If you read any whitetail content, watch videos, or ask anyone how they hunt, odds are you’re mostly going to hear about how to shoot a buck during an evening hunt. Not many people hunt mornings early in the year, and quite frankly there are a lot of hunters that say hunting mornings aren’t even worth it until the rut. Today, I want to analyze that a bit further and look at the pros and cons of hunting mornings during the early season.
You can Learn Information for Future Hunts: Often times during a morning hunt, you can learn things that will aid you on future hunts and potentially even for that same day. For instance, if you are pushing in near a bedding area, and aren’t quite sure if a buck is using it, you may be able to get eyes on a buck heading into a suspected bedding area. Even if your stand location is slightly off, you can then use that information to make a move for the evening or the following morning. If you can hunt the same evening, you could adjust your stand setup, and get between the food and where the buck bedded. Odds are he’ll be coming out of that bed you saw him go into that morning and if you set up close enough, you just might get a crack at him during daylight.
Hunting Close To Bedding Areas: Another advantage to hunting mornings early in the season is that you can and should hunt close to bedding. Utilize the early season foliage to sneak in close and capitalize on their early season patterns. If you need any motivation to know that you can successfully hunt mornings by getting in tight to bedding, check out The Hunting Public YouTube Channel and start watching. No one said it’s easy, but hey, who doesn’t like a challenge?
Time it Right, and You can Have Success: Like I said in the opening, morning hunting gets a bad rap, but if you can, I think you should be doing it, especially if you have limited time to hunt. Having the right conditions is important though. Cold fronts can be your best friend when attempting to hunt mornings in the early season. A good cold front could cause bucks to stay on their feet longer, allowing you to slip into a bedding area before a buck has returned. If you time it right, there is no doubt that you can have success.
Be Ready To Get Up EARLY: If you’re not a morning person or struggle waking up early, morning hunting could be difficult for you this time of year. Getting in the stand just before shooting light probably isn’t going to cut it. Often times you’ll want to get set up an hour or two before first light to help ensure you beat the bucks to their bed. This can be difficult for some because that often means getting up at 3:00-4:00am and taking your time to get to the stand.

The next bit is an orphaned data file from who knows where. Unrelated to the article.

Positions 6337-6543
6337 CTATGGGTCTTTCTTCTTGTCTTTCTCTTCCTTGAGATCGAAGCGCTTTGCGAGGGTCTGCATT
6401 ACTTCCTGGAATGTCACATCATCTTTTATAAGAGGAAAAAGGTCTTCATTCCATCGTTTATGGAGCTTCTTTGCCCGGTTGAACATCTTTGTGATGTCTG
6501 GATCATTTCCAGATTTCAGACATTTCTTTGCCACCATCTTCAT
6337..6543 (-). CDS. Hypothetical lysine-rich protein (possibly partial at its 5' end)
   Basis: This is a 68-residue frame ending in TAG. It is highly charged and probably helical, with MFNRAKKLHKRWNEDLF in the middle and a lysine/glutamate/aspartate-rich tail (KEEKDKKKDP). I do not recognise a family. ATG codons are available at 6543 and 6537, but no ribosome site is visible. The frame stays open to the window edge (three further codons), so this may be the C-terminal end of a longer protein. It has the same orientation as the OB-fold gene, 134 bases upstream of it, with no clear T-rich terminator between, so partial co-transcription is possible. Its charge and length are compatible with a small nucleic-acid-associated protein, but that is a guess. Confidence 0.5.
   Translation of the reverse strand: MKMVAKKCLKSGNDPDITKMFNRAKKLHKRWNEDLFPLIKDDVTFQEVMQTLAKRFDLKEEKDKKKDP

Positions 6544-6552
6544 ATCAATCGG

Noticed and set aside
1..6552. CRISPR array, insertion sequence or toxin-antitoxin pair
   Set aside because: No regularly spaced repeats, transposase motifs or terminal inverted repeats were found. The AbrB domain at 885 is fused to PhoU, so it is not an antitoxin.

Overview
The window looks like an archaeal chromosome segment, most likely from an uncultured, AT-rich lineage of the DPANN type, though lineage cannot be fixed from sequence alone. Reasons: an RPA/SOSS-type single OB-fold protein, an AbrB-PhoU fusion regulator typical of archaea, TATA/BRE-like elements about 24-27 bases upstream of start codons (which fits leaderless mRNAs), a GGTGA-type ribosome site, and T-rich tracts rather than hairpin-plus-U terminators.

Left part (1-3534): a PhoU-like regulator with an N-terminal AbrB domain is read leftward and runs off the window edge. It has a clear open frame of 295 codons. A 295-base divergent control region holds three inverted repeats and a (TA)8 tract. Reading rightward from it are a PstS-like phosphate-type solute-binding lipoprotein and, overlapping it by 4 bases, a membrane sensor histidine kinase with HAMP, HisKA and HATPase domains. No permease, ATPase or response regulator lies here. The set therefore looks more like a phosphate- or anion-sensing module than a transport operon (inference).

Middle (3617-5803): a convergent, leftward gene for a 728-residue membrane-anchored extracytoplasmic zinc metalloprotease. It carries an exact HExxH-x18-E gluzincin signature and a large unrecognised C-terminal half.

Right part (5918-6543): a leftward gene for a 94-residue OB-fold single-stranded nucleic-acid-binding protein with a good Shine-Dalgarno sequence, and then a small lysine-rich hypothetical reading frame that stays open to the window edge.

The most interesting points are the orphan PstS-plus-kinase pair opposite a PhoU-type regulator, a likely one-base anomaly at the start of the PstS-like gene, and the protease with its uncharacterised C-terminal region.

It can Create an Early Season Grind: Teeing off the last con, if you are hunting multiple days in a row, hunting that early in the morning in addition to the evenings can be quite the grind. For instance, when I would hunt mornings in early September in North Dakota, I would have to be up at 4:00am to make it to the stand in the morning. Stack this on top of getting back to camp around 10:00pm following an evening sit and I can guarantee you’ll be tired. Bottom line, doing this day after day doesn’t allow for much sleep or preparation time.
You Can Blow Spots up If You’re Not Careful: If you’re not careful, hunting mornings can ruin certain spots if you don’t do it right. If you are accessing stands through crop fields or feeding areas, you could blow deer out on your way in. If you are late to a stand and deer are already on their way back to bed, you can run into the same problem. You want to be especially careful with this because blowing a deer out of their bedding area can be dangerous.
Overall, there is no doubt you can successfully hunt mature bucks in the morning during the early season. You have to be extremely careful while hunting and stick with it even if you don’t see a deer on a specific hunt. Don’t let anyone tell you that hunting mornings in the early season isn’t worth it, there’s no doubt you can still get it done.